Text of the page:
I feel so thankful that our search for greener housing has come this far. And looking forward to the next steps in making this home a greener home, to live more simply, to walk with smaller footprints. It seems fitting that this part of our journey was completed as the world leaders are convening in Paris asking those hard questions. How can we shift our world away from carbon emissions? How can we live more gently on our planet? How can we ensure a future for the world’s children? Each of us can do our part, but we all need to join together for this great hope.
Susanka also has a website–the book and the website are both on the theme of how to reimagine our homes so that they feel like home–with comfort and usefulness and beauty–without being as big as we might think they need to be. (Her website also has resources and links to green housing as well. The two ideas share a lot of resonance.)
She is responding to the tendency in American culture to expand the sizes of our houses so that they have turned into almost mansions. Now, her not so big house is a little bigger than the one we are looking for–in fact our current house would fit her definition, too. But what I liked most is that she talks about particular strategies that can contribute to a feeling of homeyness.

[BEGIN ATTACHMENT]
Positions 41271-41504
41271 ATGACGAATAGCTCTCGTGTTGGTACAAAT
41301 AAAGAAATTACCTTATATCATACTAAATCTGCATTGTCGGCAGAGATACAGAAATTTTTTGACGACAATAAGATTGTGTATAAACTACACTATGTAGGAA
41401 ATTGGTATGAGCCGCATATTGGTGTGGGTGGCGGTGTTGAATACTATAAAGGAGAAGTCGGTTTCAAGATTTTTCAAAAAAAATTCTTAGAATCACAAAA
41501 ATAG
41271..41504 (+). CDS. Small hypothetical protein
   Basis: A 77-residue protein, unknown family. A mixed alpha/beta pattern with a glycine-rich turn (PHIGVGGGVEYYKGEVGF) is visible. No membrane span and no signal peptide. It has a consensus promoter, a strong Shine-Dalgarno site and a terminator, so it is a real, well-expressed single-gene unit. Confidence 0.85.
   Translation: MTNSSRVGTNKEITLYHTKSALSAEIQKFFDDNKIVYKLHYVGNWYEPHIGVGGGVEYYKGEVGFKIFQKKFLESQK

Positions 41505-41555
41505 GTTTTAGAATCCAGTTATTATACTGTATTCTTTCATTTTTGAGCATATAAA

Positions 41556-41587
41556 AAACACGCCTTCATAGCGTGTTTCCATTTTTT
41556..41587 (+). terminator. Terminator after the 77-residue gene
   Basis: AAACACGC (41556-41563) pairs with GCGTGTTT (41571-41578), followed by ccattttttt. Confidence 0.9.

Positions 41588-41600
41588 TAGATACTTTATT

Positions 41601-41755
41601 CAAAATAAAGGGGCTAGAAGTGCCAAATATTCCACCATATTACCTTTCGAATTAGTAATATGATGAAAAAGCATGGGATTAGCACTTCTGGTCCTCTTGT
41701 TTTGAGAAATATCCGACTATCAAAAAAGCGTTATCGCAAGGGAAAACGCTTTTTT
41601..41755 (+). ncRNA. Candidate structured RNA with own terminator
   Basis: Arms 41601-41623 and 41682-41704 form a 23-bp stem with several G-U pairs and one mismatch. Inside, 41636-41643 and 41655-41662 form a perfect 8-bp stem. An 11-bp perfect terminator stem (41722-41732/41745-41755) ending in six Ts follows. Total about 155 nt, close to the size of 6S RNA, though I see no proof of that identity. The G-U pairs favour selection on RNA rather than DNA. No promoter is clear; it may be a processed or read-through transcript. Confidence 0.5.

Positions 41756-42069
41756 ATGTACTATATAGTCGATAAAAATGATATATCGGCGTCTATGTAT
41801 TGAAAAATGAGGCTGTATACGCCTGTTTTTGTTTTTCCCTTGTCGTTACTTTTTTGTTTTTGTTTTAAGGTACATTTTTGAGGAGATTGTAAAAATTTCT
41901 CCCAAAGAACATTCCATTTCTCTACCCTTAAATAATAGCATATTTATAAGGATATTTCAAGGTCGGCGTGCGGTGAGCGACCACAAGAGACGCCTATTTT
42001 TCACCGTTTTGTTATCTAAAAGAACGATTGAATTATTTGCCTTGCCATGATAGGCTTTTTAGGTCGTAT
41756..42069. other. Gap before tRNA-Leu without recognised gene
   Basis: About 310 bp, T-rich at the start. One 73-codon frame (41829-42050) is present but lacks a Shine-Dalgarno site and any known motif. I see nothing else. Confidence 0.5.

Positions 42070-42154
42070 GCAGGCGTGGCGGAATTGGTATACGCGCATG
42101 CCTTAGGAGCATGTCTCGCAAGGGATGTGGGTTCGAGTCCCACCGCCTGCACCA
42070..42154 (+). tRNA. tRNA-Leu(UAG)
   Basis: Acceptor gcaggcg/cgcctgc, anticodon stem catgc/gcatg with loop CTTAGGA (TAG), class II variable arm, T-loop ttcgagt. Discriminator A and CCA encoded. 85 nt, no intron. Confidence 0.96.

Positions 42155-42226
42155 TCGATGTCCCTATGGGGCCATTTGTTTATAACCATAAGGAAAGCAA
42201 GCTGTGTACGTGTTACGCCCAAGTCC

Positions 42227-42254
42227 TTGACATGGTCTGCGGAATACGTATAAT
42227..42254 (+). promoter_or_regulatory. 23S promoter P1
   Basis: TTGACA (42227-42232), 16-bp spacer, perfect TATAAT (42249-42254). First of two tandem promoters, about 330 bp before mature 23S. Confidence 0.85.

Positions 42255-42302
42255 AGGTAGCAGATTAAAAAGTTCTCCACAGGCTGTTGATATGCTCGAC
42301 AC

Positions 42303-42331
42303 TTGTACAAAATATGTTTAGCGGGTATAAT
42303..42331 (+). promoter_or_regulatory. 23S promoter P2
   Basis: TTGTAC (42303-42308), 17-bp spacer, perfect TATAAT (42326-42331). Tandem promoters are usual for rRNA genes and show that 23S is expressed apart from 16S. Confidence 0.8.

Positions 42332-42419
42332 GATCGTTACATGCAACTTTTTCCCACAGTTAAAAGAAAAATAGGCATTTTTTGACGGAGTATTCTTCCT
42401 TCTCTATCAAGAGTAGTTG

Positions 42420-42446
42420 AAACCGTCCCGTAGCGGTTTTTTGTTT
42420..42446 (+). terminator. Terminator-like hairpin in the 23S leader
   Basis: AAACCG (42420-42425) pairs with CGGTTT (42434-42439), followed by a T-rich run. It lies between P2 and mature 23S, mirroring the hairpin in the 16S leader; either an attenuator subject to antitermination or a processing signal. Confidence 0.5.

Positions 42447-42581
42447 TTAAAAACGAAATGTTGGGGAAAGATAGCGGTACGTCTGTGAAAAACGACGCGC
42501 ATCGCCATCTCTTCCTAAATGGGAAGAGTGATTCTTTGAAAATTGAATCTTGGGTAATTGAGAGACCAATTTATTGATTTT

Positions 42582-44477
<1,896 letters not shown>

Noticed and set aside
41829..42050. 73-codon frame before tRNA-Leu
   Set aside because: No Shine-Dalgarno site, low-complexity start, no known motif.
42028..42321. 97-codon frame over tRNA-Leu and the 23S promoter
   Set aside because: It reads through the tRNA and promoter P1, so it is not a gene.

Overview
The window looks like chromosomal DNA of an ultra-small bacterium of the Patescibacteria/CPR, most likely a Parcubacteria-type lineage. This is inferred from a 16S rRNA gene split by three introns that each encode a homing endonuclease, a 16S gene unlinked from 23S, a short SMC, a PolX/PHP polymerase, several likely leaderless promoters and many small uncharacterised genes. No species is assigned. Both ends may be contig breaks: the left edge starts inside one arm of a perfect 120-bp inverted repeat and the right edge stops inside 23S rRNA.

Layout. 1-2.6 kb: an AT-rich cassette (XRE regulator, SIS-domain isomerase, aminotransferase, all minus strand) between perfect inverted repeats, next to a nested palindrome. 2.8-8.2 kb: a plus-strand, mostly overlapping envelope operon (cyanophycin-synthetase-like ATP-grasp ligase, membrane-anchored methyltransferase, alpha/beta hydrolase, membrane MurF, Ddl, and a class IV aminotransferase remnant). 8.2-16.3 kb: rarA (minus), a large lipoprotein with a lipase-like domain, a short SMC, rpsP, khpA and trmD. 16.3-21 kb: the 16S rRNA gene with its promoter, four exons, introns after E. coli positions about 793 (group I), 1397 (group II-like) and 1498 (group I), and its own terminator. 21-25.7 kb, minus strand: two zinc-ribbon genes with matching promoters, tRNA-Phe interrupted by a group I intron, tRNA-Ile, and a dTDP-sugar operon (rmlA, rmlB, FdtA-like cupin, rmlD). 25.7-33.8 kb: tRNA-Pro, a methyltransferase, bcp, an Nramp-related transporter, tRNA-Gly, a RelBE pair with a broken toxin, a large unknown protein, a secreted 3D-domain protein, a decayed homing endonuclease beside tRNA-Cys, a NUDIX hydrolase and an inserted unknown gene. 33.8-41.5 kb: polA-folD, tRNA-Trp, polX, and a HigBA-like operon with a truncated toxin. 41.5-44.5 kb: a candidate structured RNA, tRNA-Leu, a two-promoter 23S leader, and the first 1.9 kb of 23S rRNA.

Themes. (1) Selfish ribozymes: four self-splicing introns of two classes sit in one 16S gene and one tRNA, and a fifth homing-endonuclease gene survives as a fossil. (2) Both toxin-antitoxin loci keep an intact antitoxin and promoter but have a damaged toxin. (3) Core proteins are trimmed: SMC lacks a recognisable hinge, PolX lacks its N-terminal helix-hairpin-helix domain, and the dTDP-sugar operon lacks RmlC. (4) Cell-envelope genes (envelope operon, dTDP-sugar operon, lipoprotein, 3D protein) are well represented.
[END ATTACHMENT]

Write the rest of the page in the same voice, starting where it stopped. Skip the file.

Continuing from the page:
Simple things, like creating a sense of containment around certain spaces by lowering a ceiling, or putting in some sort of molding around an area that gives it a focus. She also suggests most of us would do well with a more open living plan, where our public spaces are joined together–in a living, cooking and eating area. We then also can create private spaces. Something I had never thought about was the importance of the entryway for making a home feel hospitable and a joy to enter. It all makes sense to me.